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Bioresource Technology 97 (2006) 11051118

Review Paper

The eects of operational and environmental variations


on anaerobic wastewater treatment systems: A review
Renato Carrha Leitao a,*, Adrianus Cornelius van Haandel b,1
,
Grietje Zeeman c,2, Gatze Lettinga c,2
a
Embrapa Agroindustria Tropical (Brazilian Agricultural Research Corporation, Institute of Tropical Agroindustry),
Rua Coronel Juca, 510/902, Fortaleza, CE 60170-320, Brazil
b
Federal University of Campina Grande, Av. Aprgio Veloso, 882, Bodocongo, Campina Grande, PB 58.109-970, Brazil
c
Wageningen University, Sub-Department of Environmental Technology, P.O. Box 8129, 6700 EV, Wageningen, The Netherlands

Received 30 January 2004; received in revised form 12 November 2004; accepted 8 December 2004
Available online 24 February 2005

Abstract

With the aim of improving knowledge about the stability and reliability of anaerobic wastewater treatment systems, several
researchers have studied the eects of operational or environmental variations on the performance of such reactors. In general,
anaerobic reactors are aected by changes in external factors, but the severity of the eect is dependent upon the type, magnitude,
duration and frequency of the imposed changes. The typical responses include a decrease in performance, accumulation of volatile
fatty acids, drop in pH and alkalinity, change in biogas production and composition, and sludge washout. This review summarises
the causes, types and eects of operational and environmental variation on anaerobic wastewater treatment systems. However, there
still remain some unclear technical and scientic aspects that are necessary for the improvement of the stability and reliability of
anaerobic processes.
 2005 Elsevier Ltd. All rights reserved.

Keywords: Anaerobic reactors; Anaerobic wastewater treatment system; Operational variations; Environmental variations; Steady state conditions;
Shock loads; Transient conditions

1. Introduction treatment, combinations of dierent methods can be


used, viz. physical, chemical, and biological. The last
Human societies produce wastes that can represent a method can be divided into two classes (aerobic and
useful raw material for the production of energy, and anaerobic) which constitute the main units of most
the recovery of by-products and component water. Sev- wastewater treatment plants.
eral techniques are already available to attain the goals Anaerobic processes generate energy in the form of
of Environmental Protection and Resource Conserva- biogas, and produce sludge in an amount that is signi-
tion (Lettinga et al., 2000). In the case of wastewater cantly lower than that resulting from aerobic systems. In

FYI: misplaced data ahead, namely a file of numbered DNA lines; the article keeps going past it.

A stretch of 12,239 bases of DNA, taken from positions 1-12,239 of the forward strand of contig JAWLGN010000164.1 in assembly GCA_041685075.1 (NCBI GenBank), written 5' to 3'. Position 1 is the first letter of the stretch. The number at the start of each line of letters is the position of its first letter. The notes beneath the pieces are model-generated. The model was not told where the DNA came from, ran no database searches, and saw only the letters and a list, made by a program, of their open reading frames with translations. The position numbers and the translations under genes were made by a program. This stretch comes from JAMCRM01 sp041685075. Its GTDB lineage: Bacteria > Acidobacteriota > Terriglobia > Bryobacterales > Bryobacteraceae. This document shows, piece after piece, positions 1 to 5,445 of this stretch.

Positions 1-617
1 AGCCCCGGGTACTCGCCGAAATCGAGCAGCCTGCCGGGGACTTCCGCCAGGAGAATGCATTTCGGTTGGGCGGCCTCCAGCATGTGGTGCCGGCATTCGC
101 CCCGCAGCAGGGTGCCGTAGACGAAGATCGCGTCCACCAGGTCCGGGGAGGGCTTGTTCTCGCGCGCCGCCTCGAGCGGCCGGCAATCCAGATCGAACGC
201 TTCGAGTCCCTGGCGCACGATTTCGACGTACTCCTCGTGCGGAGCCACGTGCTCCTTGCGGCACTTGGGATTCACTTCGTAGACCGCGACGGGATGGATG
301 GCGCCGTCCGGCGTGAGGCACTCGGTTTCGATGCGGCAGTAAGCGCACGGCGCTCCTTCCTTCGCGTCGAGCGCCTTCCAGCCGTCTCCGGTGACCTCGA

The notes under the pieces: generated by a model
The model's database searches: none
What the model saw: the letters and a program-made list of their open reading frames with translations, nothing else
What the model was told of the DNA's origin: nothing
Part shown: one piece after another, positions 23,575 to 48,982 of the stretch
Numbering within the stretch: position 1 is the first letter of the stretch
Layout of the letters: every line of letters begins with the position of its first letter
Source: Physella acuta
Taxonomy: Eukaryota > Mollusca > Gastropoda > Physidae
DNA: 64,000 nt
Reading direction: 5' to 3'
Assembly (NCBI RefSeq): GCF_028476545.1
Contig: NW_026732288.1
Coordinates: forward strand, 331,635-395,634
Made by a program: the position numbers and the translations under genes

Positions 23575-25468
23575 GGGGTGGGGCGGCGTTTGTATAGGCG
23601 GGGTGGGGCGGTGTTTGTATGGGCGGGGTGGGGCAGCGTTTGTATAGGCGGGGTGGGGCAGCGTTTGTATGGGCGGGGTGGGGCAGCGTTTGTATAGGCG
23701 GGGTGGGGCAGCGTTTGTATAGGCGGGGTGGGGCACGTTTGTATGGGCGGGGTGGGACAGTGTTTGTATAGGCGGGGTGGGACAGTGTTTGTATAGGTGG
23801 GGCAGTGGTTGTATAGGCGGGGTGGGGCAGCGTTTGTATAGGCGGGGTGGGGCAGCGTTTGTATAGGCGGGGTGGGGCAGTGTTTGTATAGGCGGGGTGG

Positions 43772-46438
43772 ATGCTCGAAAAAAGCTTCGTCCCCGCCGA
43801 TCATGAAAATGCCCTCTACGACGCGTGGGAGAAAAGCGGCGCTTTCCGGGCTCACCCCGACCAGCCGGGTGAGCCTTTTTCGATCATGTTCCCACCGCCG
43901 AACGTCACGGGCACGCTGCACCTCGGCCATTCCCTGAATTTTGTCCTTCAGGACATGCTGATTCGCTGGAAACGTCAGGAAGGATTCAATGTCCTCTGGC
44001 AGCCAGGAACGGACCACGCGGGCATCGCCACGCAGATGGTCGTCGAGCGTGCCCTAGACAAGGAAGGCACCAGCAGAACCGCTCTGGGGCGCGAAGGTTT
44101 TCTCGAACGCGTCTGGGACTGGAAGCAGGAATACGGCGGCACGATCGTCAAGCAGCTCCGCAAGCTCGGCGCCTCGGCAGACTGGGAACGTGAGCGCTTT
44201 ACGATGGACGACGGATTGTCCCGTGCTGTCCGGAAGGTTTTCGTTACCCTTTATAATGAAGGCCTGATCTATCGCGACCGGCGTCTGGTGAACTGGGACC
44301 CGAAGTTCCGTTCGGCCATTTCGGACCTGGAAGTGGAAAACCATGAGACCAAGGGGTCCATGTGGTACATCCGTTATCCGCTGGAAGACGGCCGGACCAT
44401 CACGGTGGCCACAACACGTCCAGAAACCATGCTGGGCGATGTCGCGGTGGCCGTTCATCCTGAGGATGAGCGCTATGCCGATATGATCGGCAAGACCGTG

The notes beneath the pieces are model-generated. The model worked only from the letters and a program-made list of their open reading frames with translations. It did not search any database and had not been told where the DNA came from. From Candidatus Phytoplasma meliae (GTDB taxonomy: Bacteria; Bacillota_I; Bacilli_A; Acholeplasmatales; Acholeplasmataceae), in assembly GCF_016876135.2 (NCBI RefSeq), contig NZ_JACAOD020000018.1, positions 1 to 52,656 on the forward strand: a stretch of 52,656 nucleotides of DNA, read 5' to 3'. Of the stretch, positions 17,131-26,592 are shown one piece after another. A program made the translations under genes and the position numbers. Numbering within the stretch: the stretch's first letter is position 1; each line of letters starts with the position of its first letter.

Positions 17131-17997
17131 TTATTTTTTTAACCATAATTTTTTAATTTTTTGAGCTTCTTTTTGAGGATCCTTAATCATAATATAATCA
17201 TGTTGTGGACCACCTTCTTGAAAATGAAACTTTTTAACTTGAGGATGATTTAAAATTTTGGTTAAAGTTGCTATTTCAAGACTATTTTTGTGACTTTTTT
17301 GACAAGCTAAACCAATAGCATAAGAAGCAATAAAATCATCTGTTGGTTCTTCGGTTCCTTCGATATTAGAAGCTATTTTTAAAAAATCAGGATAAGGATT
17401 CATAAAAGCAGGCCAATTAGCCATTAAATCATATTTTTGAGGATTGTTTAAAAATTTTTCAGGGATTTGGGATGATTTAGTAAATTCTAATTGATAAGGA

contrast, aerobic processes, which are widely used for
the treatment of wastewater, have at least two distinct
*
Corresponding author. Tel.: +55 85 32671352; fax: +55 85 disadvantages: their relatively high energy requirement
32889774. and high excess sludge production, which requires han-
E-mail addresses: renatocl@yahoo.com (R.C. Leitao), prosab@ dling, treatment and disposal. Surprisingly, there exists a
uol.com.br (A.C. van Haandel), grietje.zeeman@wur.nl (G. Zeeman),
gatze.lettinga@wur.nl (G. Lettinga).
certain reluctance to use anaerobic processes, particu-
1
Tel./fax: +55 83 3314809. larly in centralised treatment plants used for treat-
2
Tel.: +31 317 484241; fax: +31 317 484802. ment of municipal wastewater. Reasons against the

0960-8524/$ - see front matter  2005 Elsevier Ltd. All rights reserved.
doi:10.1016/j.biortech.2004.12.007
1106 R.C. Leitao et al. / Bioresource Technology 97 (2006) 11051118

implementation of anaerobic processes that have been ow rate variations over the year (Castillo et al.,
provided by some established wastewater treatment 1997); (6) Operational procedures at the treatment
companies focus on three main points: (1) anaerobic plant can result in increased hydraulic and organic
reactors spread unpleasant odour; (2) anaerobic reactors loads, viz. when it is necessary to stop one of several
are unstable; and (3) high performance reactors such as anaerobic units for maintenance, the others have to cope
Upow Anaerobic Sludge Blanket (UASB) reactors can- with the entire ow rate; (7) Several types of distur-
not cope with high load rate variations. In order to con- bances can manifest in case of industrial wastewa-
test the rst two arguments, the example of Curitiba (a ter, even under normal operational conditions, given
city in southern Brazil) is presented here (Aisse et al., that the ow rate and waste concentration vary
2000). Several anaerobic reactors have been put into with the industrial processes routine (Punal and Lema,
operation in densely populated areas of Curitiba. They 1999).
have performed satisfactorily for many years, i.e. they
perform without any problems of odours or instability, 2.1. Sewage ow and composition variations over
even in the relatively adverse climatic conditions of the day
Curitiba, with its air temperatures varying annually
from 5 to 25 C. However, it seems that there is still Domestic wastewater generally shows high ow vari-
not enough explicit experimental information available ations due to the number of inhabitants and dwellings
to conrm or rebut the third point, i.e. that high rate connected to the sewer system, specic characteristics
anaerobic reactors would be very sensitive to variations of the sewerage (type, material, length, maintenance,
in ow and/or concentration. inltration, use of pump stations), as well as climate,
The overall objective of this work is to present a liter- topography and commercial/industrial contributions.
ature review on the types and impacts of several opera- The traditional approach for estimating the quantity
tional and environmental variations on the performance of wastewater in a separate sewer system assumes a daily
of anaerobic wastewater treatment (AnWT) systems. In ow per capita to give an average dry weather ow, and
the cited scientic papers, it was observed that each uses multipliers for estimating the peaks and low ows